The trail was tricky. Much of it was covered with snow up to 5 foot drifts and we sloshed through stretches that were covered in water. The creeks were high but our persistence rewarded us with a lake that was still partially iced over and bordered by snowy mountains.
Where: Sierra National Forest, Ansel Adams Wilderness, Yosemite National Park
Distance: 13.35 Miles
Elevation Range: 7,241′ – 8,963′
Date: June 26, 2017
Maps: Merced Peak Topographic Quad, Sierra National Forest Map
Dog Hike? No
We met up at The Pines Market in Bass Lake and then drove up Beasore Road. We had wanted to start our hike from the Quartz Mountain Trailhead but Steve took a run up there the day before and it was not accessible for us so we started from the Chiquito Trailhead, which added a couple of bonus miles each way. We turned left at the Chiquito Pass sign onto a good dirt road and drove about 2 miles to the Trailhead parking on the right, put our goodies in the bearbox, sprayed down with repellent and walked across the dirt road to the Trailhead, heading up.
Please don’t attempt this hike in these conditions if you are not really familiar with this trail. You will need to refer to your GPS and maps to make sure that you are headed in the correct direction. It is really easy to get off the trail because you can’t see it. Down trees, overgrown brush, snow and trails that are more like little lakes make it easy to get off the trail.
We headed up the trail and started getting small snow drifts on the trail at about the 7,600′ elevation. As we approached Chiquito Lake, the trail had become completely buried in snow and we really needed to utilize our route finding skills, while climbing up snow drifts and slogging through water.
After a little over 2 miles, we could see Chiquito Lake and it was full. In fact you might say that it was more than full.
We skirted Chiquito Lake, trying our best to stay with the water covered trail. Our Gortex boots got a real water test but performed like champs on this hike.
We passed by small tarns and as we reached the Yosemite National Park boundary, we took note of the trail sign under water. Can you spot it?
The reflections in those tarns was amazing.
There was a fence at the Park boundary and there were a few coils of barbed wire that were left as if someone was coming back soon to do some work on that fence.
We had several small creek crossings, some that we took our shoes off and waded, and some that we got lucky when we located rocks or logs to get across. We couldn’t get across the outlet of the creek that comes out of Lower Chain Lake at the trail because it was really roaring over boulders. We worked our way uphill through the snow until we found a calm spot with a really long log across it and it that did the trick.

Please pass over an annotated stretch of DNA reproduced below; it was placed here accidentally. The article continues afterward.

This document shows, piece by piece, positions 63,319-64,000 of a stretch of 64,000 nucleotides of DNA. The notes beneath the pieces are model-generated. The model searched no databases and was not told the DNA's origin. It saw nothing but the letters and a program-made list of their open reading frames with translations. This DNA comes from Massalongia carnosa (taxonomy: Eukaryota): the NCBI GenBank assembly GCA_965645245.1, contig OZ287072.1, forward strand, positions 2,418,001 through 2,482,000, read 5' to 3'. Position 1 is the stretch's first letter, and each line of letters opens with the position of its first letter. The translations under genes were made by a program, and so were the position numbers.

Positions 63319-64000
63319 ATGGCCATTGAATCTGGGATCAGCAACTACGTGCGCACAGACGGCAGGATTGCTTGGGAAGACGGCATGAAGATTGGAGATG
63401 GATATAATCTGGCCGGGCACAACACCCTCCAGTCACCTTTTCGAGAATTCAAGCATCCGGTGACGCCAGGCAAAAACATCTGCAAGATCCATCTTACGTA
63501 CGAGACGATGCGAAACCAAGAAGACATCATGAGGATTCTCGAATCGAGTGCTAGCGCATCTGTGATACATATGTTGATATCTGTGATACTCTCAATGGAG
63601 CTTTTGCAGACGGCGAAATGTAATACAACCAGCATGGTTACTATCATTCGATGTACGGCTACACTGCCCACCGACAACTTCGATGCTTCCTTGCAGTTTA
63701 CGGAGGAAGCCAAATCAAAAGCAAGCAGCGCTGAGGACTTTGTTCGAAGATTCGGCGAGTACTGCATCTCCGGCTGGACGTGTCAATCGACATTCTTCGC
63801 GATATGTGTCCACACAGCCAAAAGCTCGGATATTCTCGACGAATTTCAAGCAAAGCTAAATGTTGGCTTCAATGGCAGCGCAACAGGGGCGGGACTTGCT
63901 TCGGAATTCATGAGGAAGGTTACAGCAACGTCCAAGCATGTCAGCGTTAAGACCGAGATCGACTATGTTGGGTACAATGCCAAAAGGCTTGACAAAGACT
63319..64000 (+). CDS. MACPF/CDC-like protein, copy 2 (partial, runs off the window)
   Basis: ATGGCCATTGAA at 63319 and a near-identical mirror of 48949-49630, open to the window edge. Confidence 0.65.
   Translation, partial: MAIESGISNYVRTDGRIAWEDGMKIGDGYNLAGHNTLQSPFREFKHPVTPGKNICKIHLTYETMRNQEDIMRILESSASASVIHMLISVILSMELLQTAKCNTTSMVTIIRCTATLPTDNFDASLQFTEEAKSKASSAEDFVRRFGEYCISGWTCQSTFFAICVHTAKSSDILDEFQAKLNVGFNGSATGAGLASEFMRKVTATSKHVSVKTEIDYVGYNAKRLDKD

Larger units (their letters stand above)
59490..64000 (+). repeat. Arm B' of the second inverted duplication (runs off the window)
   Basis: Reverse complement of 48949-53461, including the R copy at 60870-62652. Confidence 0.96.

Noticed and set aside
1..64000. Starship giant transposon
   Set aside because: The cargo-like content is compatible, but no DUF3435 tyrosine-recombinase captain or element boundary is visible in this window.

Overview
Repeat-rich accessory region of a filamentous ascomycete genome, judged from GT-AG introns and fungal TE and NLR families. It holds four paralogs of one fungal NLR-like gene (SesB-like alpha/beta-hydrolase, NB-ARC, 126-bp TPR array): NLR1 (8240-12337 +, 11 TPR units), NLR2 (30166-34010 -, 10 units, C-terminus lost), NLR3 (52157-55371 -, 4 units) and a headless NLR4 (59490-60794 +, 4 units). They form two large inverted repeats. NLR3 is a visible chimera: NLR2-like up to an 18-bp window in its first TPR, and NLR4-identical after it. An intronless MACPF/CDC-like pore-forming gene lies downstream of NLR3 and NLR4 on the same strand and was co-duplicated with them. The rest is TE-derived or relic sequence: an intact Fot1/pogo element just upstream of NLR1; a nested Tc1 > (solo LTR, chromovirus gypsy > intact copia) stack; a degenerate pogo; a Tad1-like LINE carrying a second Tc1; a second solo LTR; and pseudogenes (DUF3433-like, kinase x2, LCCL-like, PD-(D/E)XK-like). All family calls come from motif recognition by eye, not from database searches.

As soon as we reached Lower Chain Lake, I headed over to the outlet to capture that first view.
Then we wandered along the shore of the lake that still had a bit of ice and snow on it.
We decided that this is about as far as we should go on this day and found a good lunch spot on sunny rocks.
Sadly, it was time to head back back through the snow and water. We did have a little excitement when we reached Chiquito Lake and saw a Pine Marten. I just kept watching him and he skirted where we were, keeping a watchful eye on us, and didn’t think to take my camera out. That was a very rare sighting for us!
We had high hopes of making it to the Upper Chain Lake at the 9,291′ elevation but the snow really slowed us down, and we had to take time to find our route when we deviated from the watery or snow covered trail. I look forward to returning some day and make it farther but feel very happy that we made it as far as we did because we saw some beautiful sites still covered in snow.
We sprayed down for mosquitos pretty heavily when we left our vehicle and had some buzzing around us in the morning but by the afternoon as we reached the Chiquito Lake area, those skeeters got more lively. We was using our hats and hands to keep them away and were thankful when a breeze temporarily took them away. I wanted to point this out to you in case you head up that way because I bet those skeeters will be getting much worse with all of that standing water.
Dog Hike? No
Our hike led us into Yosemite National Park Wilderness where dogs are not allowed. If you don’t want to go that far and stay within Sierra National Forest, this could be a good hike for you and your dog. In late summer, most water sources lower up can dry up so you may need to pack dog water.
Maps and Profile: